Another aspect of all of this is how the record was made, involving less garage space, and more Internet bandwidth. The two artists built the record together, with musical ideas added by way of file sharing. With the meeting of pop melody and crackling beats together with psychedelic sonic swirls that evoke pop tributaries spanning the decades, one can only conclude that it’s its own thing, offering some of the features of what’s been laid down before, but ultimately unbound by any one genre. And we haven’t even got around to talking about the lyrics, heavy with irony and dark comic timing.

After the record was popped in the post for me, and after a spin or two, I talked to the guys via email about musical divisions of labour, undercutting listener expectations (aka “fucking with people”), beer accessibility quotients from city to city, and about their live shows. (more…)

Interview with Sand River, Performing “A Letter (To The Lovers of Emma)”

Listen to this track from guitar/drums duo from Durham, England Sand River, made up up of guitarist/lyricist/singer Simon Robinson, and drummer/multi-instrumentalist Guy Siviour. It’s the final track on their 6 track EP, the cleverly titled  Sand River EP currently for sale on a pay-what-you-can basis.

Sure, these guys eschew a bass player, and have some blues influences on some tracks.  But don’t stripe these guys white or make with the black keystrokes just yet.

Sand River liberally use folk picking, jazz-inflected drumming, and hypnotic time signature experiments that go far beyond what you might think of as viable for an indie two-piece. Guitar and drums are used less as blunt instruments and more like sonic paintbrushes, with Robinson’s vocals way up front. The lyrical content is also expansive, perfectly suited to music that takes its time, rather than taking no prisoners.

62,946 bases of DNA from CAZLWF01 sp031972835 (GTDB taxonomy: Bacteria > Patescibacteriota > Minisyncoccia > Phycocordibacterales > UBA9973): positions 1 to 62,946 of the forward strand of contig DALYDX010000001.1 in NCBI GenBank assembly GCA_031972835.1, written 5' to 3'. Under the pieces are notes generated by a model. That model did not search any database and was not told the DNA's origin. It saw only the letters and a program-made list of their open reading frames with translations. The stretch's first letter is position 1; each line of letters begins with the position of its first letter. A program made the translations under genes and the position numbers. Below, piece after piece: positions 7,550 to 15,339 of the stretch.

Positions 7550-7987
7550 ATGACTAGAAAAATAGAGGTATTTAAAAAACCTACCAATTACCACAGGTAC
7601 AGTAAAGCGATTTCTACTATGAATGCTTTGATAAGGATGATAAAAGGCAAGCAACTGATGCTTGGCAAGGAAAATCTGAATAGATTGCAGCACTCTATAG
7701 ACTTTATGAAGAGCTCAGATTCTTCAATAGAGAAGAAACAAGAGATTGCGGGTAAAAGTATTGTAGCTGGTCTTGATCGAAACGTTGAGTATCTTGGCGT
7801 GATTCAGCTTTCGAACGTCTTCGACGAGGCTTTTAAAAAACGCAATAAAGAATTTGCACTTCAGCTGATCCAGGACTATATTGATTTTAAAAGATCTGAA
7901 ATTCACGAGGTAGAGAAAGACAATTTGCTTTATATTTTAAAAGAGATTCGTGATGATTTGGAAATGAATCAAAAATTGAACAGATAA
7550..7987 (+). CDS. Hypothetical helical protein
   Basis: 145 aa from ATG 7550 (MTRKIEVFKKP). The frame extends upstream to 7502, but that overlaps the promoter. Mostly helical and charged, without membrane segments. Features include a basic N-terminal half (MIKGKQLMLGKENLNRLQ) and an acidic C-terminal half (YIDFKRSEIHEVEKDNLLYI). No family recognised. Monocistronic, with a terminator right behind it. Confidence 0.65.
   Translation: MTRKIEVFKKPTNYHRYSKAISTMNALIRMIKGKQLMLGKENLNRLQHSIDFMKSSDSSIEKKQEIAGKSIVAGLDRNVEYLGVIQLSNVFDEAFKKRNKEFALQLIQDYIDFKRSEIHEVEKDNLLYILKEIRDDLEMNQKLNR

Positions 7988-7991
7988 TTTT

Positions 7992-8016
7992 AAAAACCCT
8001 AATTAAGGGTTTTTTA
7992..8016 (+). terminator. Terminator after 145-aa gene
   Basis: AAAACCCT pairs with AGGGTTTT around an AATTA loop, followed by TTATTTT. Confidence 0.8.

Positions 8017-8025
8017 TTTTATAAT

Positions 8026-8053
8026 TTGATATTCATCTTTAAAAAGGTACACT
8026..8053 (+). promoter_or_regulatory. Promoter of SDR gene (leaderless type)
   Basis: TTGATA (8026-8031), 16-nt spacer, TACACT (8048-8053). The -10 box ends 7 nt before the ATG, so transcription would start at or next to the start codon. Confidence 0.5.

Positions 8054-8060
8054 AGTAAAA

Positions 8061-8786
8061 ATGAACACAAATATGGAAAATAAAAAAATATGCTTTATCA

I spoke to the guys about the perils and pleasures of a minimalist instrumental set-up, how less really can be more, and more details about who this Emma might be.

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Interview With Carmen Townsend At The Railway Club, Vancouver

Listen to this track by unabashed rock singer-songwriter from Sydney, Nova Scotia, Carmen Townsend. It’s a key track off of her upcoming record Waitin’ and Seein’ released January 25, “Without My Love”.  It’s one of many tunes she offered to an adoring crowd on January 11 at Vancouver’s Railway Club (579 Dunsmuir Street) to ramp up the release.

I was invited along to the event to see the show and to get a chance to meet Carmen. After the show, I got to ask her about how the record came together, about how she felt free to share her songs to begin with, about how Loretta Lynn figures into her music, and about her next exciting step as a performer; going on tour with a couple of her heroes. Here are my impressions of the show, and that brief interview on video too.

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Interview With Bill Majoros of The Foreign Films

Listen to this track by Hamilton Ontario psych-pop outfit with post-punk overtones the Foreign Films, a vehicle for the songwriting of former Flux A.D member Bill Majoros. It’s “Fire From Spark” as taken from the Foreign Films EP, a herald to the upcoming full length album currently in production as of this writing.

If one can pin a key musical arc onto the best of music from the Twenty-first century so far, it would be that the divisions between genres and eras of pop music have become very, very fuzzy indeed. This is perfectly illustrated by the Foreign Films, a concern that shares a family tree with acts who are pushing the pop envelope including Feist, Great Lake Swimmers, and Holy Fuck.

Putting new meaning to the word ‘pop gems’, the facets which you get on multiple listens to the EP reveals the influences of post-punk, ’60s girl group sounds, and pop-psychedelic excursions, just to start with.